Some people building new efficient homes mix systems. But, redundant systems such as radiant floor heat plus forced-air conditioning adds a lot of upfront cost. There are ways to combine the two technologies, but these are not the norm. As you can see, there are too many options and approaches to choose. For most it is the best value approach that is chosen. But, we must recognize that personal desires can dictate over budget and efficiency.
Wood heat is an option for some, but not practical for high energy-efficient homes in most cases. The difficulties include too much heat and the inability to turn it off. Wood heat is the most common for a “backup system” in case of power outages. In some cases a backup system can be eliminated by a small generator that will make your gas-fueled system function, as well as your lights and refrigerator.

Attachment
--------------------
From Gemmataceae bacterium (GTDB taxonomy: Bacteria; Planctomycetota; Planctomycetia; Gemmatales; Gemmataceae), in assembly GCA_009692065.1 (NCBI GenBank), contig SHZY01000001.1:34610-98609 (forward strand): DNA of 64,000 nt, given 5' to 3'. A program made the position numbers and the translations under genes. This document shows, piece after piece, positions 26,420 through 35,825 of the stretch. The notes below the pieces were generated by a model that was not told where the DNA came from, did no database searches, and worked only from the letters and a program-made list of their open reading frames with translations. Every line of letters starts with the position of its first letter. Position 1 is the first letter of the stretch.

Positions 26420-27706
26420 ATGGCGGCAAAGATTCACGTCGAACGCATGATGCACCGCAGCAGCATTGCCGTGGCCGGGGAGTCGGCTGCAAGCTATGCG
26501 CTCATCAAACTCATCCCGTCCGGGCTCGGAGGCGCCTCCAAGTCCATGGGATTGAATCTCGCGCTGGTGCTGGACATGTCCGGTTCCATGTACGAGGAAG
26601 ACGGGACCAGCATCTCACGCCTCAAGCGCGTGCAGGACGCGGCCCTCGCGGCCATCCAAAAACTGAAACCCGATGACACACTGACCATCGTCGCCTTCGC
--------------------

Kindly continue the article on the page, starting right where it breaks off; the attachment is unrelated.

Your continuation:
ASHP is very common because of initial install price, Air Source Heat Pump (ASHP) has often been the system of choice. There is no other way to get heating and air conditioning for a whole houses for less money with some efficiency. The exception on upfront cost would be a total electric furnace/air conditioner, if you could find one to buy. If you find one, don't do it. We saw these years ago before ASHP took the market. It was a way to get central air and heat in one unit. But, electric only as a heating system is equal to an electric toaster with a fan. It will cost more to heat this way than any other. Electricity may be near 100% efficient, but the generation and transmission to your door can consume 70% of the energy before you get it.